Archer Daniels Midland Company is a publicly traded company (NYSE: ADM) headquartered in Decatur, IL.  It boasts on its website that, “At more than 240 processing plants, we convert corn, oilseeds, wheat and cocoa into products for food, animal feed, chemical and energy uses.”

The operative word here is “convert”.  They convert genetically modified corn into high fructose corn syrup.  It’s not natural.  And, their sugar is not sugar either.  It is chemically treated, boiled-in-a-vat sugar with chemicals made much like drug dealers make crystal meth.

Cargill, Incorporated is the largest private corporation in the U.S., employing 131,000 people in 66 countries and operations in about 70 countries outside the U.S.  Cargill’s customers include food, beverage, industrial, pharmaceutical and personal care product makers, as well as farmers and foodservice providers.

They also produce high fructose corn syrup for soft drink and packaged goods manufacturers.  You can’t walk down the aisle of a market or look in your pantry without finding products containing high fructose corn syrup from Cargill.

The Corn Refiners Association is nothing more than a shill for some of the largest companies in America, and the world.  Their only interest is increasing sales, corporate profits and executive bonuses.  Their interests are not the same as yours.  These corporations couldn’t give a damn about your health.

Their knowledge of the negative effects of the dangers associated with high fructose corn syrup, corn sugar or whatever you want to call their corn-modified Frankenfood cannot be concealed by publishing a few cute ads or TV commercials.  You know, we know and they know they are polluting the health of America’s children.  Any other statement from the CRA would be an outright lie.

A number of companies have already stopped using high fructose corn syrup in some or all of their products.  Among them Sara Lee, ConAgra Foods, Hunt’s ketchup, Snapple drinks, Gatorade and Starbucks’ baked goods.  If high fructose corn syrup is the same as sugar, why have these nationally known food manufacturers removed them from their products?

Critics of the extensive use of this highly addictive chemical additive argue that the much-processed substance is more harmful to humans than regular sugar.  No surprise, then,  that high fructose corn syrup, oops “corn sugar”, is a leading contributor to weight gain and obesity.  It is a chemically created sugar substitute with no nutritional benefits whatsoever to humans.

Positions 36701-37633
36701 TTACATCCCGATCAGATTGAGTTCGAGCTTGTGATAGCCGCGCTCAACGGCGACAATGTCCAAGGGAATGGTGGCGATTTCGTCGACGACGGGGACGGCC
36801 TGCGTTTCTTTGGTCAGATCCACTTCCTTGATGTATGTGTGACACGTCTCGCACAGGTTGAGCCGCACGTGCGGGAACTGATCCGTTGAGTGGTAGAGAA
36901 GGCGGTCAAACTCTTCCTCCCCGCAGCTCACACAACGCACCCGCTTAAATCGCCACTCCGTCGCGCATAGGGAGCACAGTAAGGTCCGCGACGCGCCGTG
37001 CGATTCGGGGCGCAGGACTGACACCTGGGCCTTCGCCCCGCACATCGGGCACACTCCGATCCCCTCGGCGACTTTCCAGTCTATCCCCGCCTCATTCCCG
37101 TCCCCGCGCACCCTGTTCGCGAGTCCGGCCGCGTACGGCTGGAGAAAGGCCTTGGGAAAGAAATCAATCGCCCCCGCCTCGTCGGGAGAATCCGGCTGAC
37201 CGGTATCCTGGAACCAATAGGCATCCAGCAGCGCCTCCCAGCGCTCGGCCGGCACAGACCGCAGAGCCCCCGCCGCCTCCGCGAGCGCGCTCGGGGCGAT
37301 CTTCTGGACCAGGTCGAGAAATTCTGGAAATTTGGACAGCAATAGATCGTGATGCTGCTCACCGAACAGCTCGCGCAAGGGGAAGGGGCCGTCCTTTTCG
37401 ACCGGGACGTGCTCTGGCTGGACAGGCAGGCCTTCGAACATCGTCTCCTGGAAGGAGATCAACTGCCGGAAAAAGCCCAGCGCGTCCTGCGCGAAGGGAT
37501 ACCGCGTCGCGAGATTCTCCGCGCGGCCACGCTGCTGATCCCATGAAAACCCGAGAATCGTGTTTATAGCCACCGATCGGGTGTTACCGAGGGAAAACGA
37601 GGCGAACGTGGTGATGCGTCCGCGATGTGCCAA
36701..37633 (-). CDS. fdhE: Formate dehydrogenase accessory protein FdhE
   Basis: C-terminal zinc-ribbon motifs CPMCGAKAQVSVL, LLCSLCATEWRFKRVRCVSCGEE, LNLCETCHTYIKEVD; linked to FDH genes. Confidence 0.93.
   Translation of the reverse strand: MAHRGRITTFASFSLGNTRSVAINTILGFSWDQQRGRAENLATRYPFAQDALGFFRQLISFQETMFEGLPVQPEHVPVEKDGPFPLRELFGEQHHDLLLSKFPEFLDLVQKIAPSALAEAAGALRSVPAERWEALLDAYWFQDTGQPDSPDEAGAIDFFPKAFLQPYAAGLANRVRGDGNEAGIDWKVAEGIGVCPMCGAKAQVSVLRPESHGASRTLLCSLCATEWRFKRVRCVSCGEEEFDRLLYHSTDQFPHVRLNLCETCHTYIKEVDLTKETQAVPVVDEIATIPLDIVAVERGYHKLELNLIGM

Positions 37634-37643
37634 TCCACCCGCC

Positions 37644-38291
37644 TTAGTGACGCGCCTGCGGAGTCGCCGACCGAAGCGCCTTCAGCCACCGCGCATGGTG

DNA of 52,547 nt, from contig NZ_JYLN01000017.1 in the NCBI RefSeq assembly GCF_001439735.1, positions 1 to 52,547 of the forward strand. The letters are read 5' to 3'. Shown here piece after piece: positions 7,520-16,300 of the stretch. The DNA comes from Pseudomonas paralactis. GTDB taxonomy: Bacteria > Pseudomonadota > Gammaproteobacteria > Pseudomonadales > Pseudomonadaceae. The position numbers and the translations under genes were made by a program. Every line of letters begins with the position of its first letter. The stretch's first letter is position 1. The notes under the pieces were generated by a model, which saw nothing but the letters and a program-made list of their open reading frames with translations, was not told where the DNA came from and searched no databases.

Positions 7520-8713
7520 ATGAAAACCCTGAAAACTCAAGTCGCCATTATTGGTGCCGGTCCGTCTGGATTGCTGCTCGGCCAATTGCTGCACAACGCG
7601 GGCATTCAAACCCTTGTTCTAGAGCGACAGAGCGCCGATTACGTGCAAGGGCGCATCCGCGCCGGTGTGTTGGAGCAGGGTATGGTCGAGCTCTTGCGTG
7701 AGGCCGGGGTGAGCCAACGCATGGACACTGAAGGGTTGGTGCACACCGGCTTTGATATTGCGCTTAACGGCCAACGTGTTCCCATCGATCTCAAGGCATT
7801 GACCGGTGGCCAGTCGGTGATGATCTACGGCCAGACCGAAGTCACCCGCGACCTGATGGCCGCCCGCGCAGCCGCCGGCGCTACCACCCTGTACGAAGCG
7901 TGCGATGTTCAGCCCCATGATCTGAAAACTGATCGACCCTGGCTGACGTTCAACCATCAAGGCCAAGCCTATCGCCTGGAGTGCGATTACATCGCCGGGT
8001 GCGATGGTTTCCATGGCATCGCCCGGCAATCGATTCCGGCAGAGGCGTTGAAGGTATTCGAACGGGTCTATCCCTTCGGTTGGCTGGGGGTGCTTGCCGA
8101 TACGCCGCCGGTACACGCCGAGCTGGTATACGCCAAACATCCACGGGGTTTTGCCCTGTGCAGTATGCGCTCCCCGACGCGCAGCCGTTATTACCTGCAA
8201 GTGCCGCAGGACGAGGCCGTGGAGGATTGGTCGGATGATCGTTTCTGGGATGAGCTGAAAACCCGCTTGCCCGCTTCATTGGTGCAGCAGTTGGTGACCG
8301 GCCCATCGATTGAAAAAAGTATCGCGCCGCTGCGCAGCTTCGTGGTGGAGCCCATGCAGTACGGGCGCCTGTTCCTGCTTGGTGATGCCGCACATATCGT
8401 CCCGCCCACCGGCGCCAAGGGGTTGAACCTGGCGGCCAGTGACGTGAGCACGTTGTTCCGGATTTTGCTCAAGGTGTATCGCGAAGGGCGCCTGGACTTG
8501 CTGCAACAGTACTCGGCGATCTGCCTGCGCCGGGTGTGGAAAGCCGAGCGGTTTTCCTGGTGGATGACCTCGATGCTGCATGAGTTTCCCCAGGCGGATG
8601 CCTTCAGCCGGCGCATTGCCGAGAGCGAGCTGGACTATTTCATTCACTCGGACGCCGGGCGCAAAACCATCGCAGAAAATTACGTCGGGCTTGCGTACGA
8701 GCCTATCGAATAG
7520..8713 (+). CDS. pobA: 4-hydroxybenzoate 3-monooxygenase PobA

The side effects of high fructose corn syrup are numerous compared to what the industry would like you to believe.  High fructose corn syrup causes high insulin levels, increased weight gain, damages your liver, pancreas, heart and immune system while increasing your cholesterol and changes to your metabolism.

According to recent statistics, one out of every four Americans (or 57.7 million persons) suffers from an eating disorder.  We believe the number to be much higher because – due to the political and advertising clout of the corporations that manufacture and use it – addiction to high fructose corn syrup, allergy, intolerance and inflammation go intentionally unrecognized.  The CRA is a big part of the industries efforts to pull the wool over the eyes of Americans.

Mannie Barling and Ashley F. Brooks, R.N., are the authors of award winning books – Arthritis, Inflammation, Gout, Crohn’s, IBD and IBS – How to Eliminate Pain and Extend your Life (Books and Authors 2010 Best Books in the Health, Diet & Reference Categories) and Mannie’s Diet and Enzyme Formula – A Change of Lifestyle Diet Designed for Everyone (Blogger News Net 2010 Best Health And Nutrition Book Award winner) available at, Amazon, Barnes&Noble, and other booksellers around the world.

The authors’ latest book, It’s Not Your Fault – Weight Gain, Obesity and Food Addiction is now available at, Amazon and booksellers everywhere.

Mannie Barling and Ashley F. Brooks are the co-hosts of Surviving the 21st Century with Simon Barrett on Blogger News Network on Saturdays at 10:00 A.M. PST/1:00 PM EST found at or Blog Talk Radio.